Partial image of menu with a cup of coffee and toast with jam

(Photo illustration by Michael Vendiola)

Meal planning for victory

During World War II, cookbooks by Meta Given, PhB 1924, EXʼ27, helped guide a malnourished nation.

In 1940, after Germany invaded and conquered France, the United States launched the first peacetime draft in American history. But military draft boards soon made a startling discovery, according to The Secret History of Home Economics (W. W. Norton, 2021): one-third of men called up for service failed their physicals due to poor nutrition.

By May of the following year, the government had issued new nutrition guidelines. There were seven basic food groups, Americans were told, and all seven should be eaten every day. It was a simple message designed for a time when many people lacked even a basic understanding of nutrition. Most respondents to a 1941 poll did not know the difference between a vitamin and a calorie.

“Feeding the family has always been a matter of supreme interest to the individual; now, in the present emergency, it is a matter of national concern,” read the foreword to The Modern Family Cook Book (J. G. Ferguson and Associates, 1942), by Meta Given, PhB 1924, EXʼ27. Given had focused on cooking and nutrition during her graduate study in home economics—a popular subject of study for women at UChicago in the 1920s. She dedicated the book to “Dr. Evelyn G. Halliday [SB 1915, SMʼ22, PhDʼ29] and Dr. Lydia J. Roberts [PhB 1917, SMʼ19, PhDʼ29] of the University of Chicago, whose contributions to the field of Home Economics have won nation-wide recognition.”

The Modern Family Cook Book included not only recipes but 366 menus (a menu per day plus an extra for leap year) that fit what she called “the diet pattern.” Givenʼs pattern—slightly more complex than the federal model—had 10 food groups. Like nutritional sudoku, her generous daily menus managed to include them all:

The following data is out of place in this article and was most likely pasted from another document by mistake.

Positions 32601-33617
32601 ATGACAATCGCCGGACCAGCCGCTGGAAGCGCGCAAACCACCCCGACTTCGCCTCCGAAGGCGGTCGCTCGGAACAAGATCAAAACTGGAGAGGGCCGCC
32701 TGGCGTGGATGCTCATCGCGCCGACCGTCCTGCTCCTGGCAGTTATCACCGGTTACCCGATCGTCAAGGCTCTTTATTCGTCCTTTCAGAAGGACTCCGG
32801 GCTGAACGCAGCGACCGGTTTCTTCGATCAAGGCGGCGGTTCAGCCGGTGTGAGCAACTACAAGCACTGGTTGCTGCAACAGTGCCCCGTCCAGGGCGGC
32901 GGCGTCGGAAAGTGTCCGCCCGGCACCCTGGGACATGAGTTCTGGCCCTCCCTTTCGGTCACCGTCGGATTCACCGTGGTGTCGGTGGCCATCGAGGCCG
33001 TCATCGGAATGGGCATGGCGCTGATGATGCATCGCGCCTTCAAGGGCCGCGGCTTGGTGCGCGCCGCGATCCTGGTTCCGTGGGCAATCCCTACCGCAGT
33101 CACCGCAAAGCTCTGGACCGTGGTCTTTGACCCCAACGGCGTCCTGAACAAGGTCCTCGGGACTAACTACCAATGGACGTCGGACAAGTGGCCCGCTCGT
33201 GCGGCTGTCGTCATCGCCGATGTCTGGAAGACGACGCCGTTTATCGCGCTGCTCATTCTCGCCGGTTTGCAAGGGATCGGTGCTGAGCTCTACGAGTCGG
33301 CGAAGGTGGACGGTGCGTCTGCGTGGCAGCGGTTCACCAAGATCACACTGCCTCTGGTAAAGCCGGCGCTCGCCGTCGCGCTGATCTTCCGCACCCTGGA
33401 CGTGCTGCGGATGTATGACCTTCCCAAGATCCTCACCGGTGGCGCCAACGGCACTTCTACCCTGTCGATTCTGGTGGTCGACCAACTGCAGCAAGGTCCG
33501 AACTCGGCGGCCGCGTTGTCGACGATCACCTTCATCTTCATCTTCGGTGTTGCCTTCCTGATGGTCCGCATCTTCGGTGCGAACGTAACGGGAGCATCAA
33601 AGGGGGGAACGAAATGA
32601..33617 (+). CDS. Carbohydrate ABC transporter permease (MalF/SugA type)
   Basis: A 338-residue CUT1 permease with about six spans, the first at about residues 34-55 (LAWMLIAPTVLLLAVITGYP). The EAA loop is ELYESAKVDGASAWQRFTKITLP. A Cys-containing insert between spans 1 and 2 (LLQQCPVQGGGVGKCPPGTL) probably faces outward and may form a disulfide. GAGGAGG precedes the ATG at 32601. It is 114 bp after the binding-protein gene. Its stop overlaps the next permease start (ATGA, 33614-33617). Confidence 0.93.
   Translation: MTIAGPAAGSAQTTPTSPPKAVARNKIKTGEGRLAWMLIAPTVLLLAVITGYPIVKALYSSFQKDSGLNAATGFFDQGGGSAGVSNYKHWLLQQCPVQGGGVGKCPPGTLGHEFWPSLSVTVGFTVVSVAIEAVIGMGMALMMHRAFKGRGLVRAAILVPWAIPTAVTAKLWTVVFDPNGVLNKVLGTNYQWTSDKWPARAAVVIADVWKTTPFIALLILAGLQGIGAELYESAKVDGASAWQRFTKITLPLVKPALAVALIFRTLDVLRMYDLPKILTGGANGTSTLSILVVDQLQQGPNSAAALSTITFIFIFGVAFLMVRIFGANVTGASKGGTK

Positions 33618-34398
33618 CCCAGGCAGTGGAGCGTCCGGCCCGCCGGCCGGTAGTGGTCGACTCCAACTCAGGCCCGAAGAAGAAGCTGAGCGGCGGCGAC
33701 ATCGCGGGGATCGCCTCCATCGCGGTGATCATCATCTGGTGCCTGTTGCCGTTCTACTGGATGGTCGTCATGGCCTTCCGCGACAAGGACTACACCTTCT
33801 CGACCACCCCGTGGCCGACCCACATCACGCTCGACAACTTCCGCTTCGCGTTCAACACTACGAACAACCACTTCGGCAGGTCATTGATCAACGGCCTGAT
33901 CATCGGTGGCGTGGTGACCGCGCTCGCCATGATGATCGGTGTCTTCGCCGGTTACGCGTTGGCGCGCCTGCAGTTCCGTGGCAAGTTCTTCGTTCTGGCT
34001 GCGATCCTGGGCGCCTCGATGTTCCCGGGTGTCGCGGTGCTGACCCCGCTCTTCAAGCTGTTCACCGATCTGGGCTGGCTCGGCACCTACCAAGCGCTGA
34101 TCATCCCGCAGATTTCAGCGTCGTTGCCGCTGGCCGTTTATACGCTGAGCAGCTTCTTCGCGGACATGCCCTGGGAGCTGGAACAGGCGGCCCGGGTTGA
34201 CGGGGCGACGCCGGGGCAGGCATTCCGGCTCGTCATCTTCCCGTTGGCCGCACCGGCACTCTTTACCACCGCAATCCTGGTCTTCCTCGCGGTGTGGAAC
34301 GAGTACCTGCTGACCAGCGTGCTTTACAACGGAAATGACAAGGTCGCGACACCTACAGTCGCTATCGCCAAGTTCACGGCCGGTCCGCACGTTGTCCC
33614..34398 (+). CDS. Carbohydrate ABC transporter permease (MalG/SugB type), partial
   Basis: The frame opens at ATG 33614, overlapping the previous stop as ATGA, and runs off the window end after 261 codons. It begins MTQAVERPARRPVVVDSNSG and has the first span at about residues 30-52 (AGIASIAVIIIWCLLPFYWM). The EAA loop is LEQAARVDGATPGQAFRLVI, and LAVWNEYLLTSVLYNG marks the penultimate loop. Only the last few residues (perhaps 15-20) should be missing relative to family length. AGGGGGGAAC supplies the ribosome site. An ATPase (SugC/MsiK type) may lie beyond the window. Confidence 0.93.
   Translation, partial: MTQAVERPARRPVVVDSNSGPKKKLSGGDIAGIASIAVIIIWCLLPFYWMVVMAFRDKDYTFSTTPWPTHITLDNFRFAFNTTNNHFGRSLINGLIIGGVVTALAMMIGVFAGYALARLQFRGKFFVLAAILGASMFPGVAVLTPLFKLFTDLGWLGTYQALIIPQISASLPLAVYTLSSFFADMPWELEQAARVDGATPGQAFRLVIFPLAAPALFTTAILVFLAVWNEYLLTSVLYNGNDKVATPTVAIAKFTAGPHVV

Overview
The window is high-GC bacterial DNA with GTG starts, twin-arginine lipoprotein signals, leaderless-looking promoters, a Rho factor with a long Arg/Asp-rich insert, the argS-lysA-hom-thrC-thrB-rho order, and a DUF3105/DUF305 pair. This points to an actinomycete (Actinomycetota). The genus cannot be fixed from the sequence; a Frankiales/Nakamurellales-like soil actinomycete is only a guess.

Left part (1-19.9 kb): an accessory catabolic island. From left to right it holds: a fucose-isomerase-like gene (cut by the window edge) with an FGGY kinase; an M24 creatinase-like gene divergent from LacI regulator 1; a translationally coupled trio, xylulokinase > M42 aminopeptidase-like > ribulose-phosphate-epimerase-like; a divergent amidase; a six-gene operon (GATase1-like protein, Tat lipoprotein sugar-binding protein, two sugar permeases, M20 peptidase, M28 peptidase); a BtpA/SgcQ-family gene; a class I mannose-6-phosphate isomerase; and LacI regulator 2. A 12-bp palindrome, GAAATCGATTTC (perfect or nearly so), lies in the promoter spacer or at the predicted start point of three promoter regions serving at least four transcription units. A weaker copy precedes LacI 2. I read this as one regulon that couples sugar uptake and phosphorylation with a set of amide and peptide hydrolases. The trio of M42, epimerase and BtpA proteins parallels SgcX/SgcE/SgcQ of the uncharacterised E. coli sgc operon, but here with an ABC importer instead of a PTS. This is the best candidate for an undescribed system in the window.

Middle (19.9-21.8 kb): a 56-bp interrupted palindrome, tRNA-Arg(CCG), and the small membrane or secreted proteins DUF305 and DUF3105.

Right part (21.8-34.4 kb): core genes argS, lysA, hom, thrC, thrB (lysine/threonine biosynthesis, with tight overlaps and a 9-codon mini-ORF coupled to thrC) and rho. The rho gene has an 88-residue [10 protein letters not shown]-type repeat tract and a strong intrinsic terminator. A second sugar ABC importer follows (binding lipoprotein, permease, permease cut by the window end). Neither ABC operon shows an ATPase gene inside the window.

• 1 quart milk for each child and 1 pint for each adult.
  • 1 serving of citrus fruit, or tomatoes, or tomato juice.
  • 1 other fruit, either fresh, canned, or dried.
  • 1 green (preferably leafy) or yellow vegetable, raw or cooked.
  • 1 other vegetable, either fresh, canned, or dried (aside from potato).
  • 1 serving of potato.
  • Whole grain or enriched cereal—bread, breakfast food, cake, etc.
  • 1 serving of meat, fish, or cheese. Liver or other meat sundry weekly.
  • 1 egg daily if possible; otherwise at least 3 or 4 times weekly.
  • 3 to 5 tablespoons of butter, or oleomargarine fortified with vitamin A.

Once a week, Given noted, the potato could be replaced with “rice, macaroni, spaghetti or noodles” for variety—but on those days, more green and yellow vegetables, bananas, or other foods should be eaten. (Given took a dim view of supplements, warning that “the vitamin fad” might even be harmful.) She kept tight control over the food budget as well as nutrients. The weekly cost of feeding a family—defined as two parents and three children—was $12 to $15 in 1941 dollars ($220 to $275 today).

Given did not forbid much. Once the minimum daily requirements had been met, homemakers could “go ahead and add anything your family likes,” she wrote: “a savory gravy, pie, cake, or some other dessert” or additional servings.

Given followed The Modern Family Cook Book with a two-volume Modern Encyclopedia of Cooking, published in 1947. Volume 1 covered appetizers to fish; volume 2, foreign foods (including garlic bread and pizza) to vegetables.

Updated editions of both books appeared throughout the 1950s and 1960s, and still inspire a dedicated fan base. “Like grandma used to do!” reads a typical five-star Amazon review. Other reviewers write that they are buying replacement copies after decades of use: “I have had a copy of this book for about 50 years, I wore mine out and could no longer read the recipe for Lemon Cream Pie.”

Meta Given’s day’s guide using seasonal foods in thrifty and balanced meals

A sample menu for August. A “moderately active man” required 3,000–3,300 calories daily, a “moderately active woman” 2,200–2,500 calories. “Sedentary” was not an option. It was added in later editions.


White grapes
Prepared cereal with top milk
Toast with butter, jam
Coffee for adults
Milk for children


Creamed eggs on toast
Sliced tomatoes and lettuce wedges, French dressing
Fresh pears
Hot or iced tea
Milk for children


Cold sliced fresh Boston-style pork butt
Corn on the cob
Creamed turnips
Grated carrot, apple, and orange salad
Bread and butter
Fresh peach tarts
Coffee for adults
Milk for children